“Americans are very distrustful of intellectuals and there's a prevalence of fundamentalist belief, which is much rarer in Europe these days,” Pigliucci said. An atheist since his high-school days, he remains sceptical of anything biblical. “I'm an atheist in the same way in which I am an ‘aunicornist'—I don't believe in unicorns,” he explained. “I cannot claim positive knowledge that there are no unicorns, but I've never seen a unicorn; I've never seen evidence of unicorns; and moreover, I know a lot about the mythology of unicorns and know why there is good reason to think it's a human-made story.” Accordingly, Pigliucci, who also wrote Nonsense on Stilts: How to Tell Science from Bunk (Pigliucci, 2010), argues that it is not possible to reconcile science and religion. “I disagree that [they] work well in their own areas. [Religion is] providing people with an illusion that makes it easier to cope with mortality and the lack of social integration.”

The distinction between science and religion is certainly not straightforward in the USA. The past years have seen political and legal battles between scientists and religious fundamentalists over the attempted introduction of religious beliefs—under the guise of ‘intelligent design'—into science curricula in schools. Keith Fox, a molecular biologist and the chair of the UK-based group Christians in Science, thinks part of the USA's problem is the enforced separation of church and state laid down in the country's Constitution. Because fundamentalists cannot get religion on scholastic curricula through orthodox teaching methods, he argues, they pursue backdoor attempts to squeeze in their views. Bill Newsome, a neurobiologist from Stanford University (Stanford, CA, USA), agrees that many things cannot be measured through scientific experimentation. Nevertheless, he believes the US Constitution sets an important precedent. “I do not want religious authorities of any kind dictating science,” he said. “I think America got it right with having separation of church and state.”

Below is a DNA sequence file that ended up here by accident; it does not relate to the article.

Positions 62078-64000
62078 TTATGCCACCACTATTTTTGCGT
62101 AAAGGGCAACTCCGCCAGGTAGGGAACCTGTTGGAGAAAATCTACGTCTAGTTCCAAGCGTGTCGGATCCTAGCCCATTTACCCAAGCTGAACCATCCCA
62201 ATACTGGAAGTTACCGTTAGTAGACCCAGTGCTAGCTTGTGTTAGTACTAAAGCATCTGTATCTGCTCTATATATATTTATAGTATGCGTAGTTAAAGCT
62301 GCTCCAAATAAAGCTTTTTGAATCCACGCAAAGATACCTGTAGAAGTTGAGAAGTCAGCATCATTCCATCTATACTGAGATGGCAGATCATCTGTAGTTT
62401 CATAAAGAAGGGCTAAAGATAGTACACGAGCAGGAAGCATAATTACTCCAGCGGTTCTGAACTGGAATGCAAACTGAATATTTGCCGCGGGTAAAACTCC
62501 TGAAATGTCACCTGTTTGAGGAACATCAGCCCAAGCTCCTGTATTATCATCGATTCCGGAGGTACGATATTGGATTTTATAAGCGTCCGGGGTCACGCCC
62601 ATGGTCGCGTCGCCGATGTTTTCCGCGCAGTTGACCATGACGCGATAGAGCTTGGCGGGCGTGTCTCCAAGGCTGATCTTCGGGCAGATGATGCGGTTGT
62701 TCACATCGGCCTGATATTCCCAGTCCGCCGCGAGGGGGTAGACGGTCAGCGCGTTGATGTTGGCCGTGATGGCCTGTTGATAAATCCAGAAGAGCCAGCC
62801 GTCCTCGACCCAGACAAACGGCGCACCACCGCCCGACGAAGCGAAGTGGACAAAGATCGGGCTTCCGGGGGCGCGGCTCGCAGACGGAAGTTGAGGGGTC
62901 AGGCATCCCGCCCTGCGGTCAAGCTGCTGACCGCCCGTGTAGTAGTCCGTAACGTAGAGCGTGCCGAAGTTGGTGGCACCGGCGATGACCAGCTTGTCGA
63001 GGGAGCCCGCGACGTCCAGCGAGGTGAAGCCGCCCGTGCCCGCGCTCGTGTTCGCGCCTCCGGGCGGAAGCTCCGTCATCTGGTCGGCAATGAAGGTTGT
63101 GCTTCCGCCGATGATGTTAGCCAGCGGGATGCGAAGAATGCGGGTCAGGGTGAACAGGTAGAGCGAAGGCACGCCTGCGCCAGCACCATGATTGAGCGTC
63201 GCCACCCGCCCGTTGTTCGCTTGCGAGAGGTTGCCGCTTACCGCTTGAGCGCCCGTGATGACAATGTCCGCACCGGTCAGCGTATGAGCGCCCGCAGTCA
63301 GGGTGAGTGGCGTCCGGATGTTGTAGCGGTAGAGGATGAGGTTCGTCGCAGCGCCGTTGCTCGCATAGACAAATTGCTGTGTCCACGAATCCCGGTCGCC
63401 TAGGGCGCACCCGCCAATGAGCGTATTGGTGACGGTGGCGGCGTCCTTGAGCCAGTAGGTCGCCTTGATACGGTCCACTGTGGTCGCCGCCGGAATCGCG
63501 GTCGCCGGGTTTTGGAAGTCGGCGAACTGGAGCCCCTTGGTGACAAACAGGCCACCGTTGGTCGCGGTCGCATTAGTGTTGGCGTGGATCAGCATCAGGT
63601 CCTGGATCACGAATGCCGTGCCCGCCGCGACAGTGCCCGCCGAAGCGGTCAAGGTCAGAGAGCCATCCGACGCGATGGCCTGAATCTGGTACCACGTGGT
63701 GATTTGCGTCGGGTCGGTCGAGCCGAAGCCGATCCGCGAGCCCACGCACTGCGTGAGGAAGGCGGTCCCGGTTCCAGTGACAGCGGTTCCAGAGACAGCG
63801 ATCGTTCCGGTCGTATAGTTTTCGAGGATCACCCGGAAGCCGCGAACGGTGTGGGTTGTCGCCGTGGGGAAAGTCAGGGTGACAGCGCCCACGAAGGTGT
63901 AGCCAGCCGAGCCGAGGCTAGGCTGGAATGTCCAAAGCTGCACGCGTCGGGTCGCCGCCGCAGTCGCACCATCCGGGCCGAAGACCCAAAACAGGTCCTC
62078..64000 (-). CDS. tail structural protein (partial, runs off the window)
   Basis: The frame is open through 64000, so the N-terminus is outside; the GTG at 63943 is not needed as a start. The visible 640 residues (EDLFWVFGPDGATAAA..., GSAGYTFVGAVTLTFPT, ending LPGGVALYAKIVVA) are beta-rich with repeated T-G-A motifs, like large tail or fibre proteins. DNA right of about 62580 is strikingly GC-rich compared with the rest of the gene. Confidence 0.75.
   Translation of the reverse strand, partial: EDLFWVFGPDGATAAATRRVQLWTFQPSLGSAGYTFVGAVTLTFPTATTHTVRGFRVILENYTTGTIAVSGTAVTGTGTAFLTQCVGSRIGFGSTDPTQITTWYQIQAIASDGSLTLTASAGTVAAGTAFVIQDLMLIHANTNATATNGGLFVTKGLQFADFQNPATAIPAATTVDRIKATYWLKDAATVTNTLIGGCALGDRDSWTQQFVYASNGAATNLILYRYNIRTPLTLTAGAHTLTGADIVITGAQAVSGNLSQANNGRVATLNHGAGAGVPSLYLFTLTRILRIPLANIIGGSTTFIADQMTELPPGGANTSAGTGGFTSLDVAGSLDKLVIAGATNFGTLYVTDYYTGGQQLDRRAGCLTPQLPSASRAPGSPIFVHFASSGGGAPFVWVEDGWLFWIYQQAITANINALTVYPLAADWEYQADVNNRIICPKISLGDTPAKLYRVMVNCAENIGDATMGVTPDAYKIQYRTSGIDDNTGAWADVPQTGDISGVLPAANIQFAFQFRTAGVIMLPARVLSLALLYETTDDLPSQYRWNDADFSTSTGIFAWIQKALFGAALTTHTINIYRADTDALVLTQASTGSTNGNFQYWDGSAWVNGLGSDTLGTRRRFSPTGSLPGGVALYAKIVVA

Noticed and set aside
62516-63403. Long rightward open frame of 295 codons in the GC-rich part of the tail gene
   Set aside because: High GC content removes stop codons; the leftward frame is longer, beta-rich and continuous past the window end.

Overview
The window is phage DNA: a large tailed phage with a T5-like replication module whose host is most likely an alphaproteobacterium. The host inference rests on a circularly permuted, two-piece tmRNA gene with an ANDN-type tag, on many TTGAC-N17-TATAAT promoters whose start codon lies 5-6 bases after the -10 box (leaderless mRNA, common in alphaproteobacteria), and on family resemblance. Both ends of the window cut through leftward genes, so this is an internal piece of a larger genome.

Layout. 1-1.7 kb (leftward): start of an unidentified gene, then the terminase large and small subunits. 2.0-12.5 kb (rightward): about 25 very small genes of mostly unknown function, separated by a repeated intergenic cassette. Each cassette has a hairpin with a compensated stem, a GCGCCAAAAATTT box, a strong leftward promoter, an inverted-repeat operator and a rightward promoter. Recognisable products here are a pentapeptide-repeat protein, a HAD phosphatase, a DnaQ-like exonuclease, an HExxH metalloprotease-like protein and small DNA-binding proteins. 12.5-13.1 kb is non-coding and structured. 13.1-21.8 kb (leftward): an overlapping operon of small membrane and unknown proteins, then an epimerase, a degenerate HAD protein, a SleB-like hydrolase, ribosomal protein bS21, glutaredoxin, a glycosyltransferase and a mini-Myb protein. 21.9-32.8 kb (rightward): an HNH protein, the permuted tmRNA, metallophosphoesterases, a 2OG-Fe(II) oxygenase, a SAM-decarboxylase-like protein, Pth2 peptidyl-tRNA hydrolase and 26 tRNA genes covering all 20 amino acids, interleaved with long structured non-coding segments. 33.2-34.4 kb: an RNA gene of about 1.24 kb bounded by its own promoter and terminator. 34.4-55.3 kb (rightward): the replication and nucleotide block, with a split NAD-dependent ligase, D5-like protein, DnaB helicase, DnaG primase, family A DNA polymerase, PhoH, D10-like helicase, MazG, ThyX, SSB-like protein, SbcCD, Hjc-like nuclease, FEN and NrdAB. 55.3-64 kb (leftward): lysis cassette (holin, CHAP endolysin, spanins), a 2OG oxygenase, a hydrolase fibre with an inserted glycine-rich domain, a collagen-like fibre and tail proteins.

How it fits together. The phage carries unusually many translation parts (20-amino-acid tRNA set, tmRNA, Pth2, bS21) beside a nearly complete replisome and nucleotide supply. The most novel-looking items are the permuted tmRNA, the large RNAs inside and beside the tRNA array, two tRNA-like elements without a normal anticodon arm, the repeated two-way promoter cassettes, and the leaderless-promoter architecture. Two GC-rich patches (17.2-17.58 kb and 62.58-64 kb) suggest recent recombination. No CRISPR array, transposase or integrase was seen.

“Historically, science and religion are first cousins”

Still, religious views are more prevalent in the USA than in European countries that have a less strict separation of church and state. In 2009, the British research group CommunicateResearch (London, UK) and the British Broadcasting Company (London, UK) conducted a poll of the UK population's stance on evolution. In response to the question of whether ‘young-Earth creationism'—or the idea that God created the world sometime in the past 10,000 years—is true, 11% of the 2,060 respondents said it's “definitely true” and a further 21% said it was “probably true”. The Gallup Organization (Washington, DC, USA) and USA Today (McLean, VA, USA) conducted a similar poll in the USA in 2007. Out of the 1,007 adults questioned, 39% said creationism—defined by the poll as “the idea that God created human beings pretty much in their present form at one time within the last 10,000 years”—is “definitely true” and 27% said it is “probably true”.

Despite the perpetual battleground of the origins of life, molecular biologist Denis Alexander of the Faraday Institute for Science and Religion at Cambridge University, UK, said God and science work fine together—in the proper context. “Historically, science and religion are first cousins,” said Alexander, who helped set up the first prenatal diagnostic clinic in the Arab world in 1981. “Science came out of a theological worldview. In the early years, with the worldviews of the Abrahamic faiths, the ideas of science were shaped by theological concerns such as laws. […] God revealed moral laws and by the efforts of scientists, scientific laws were discovered.”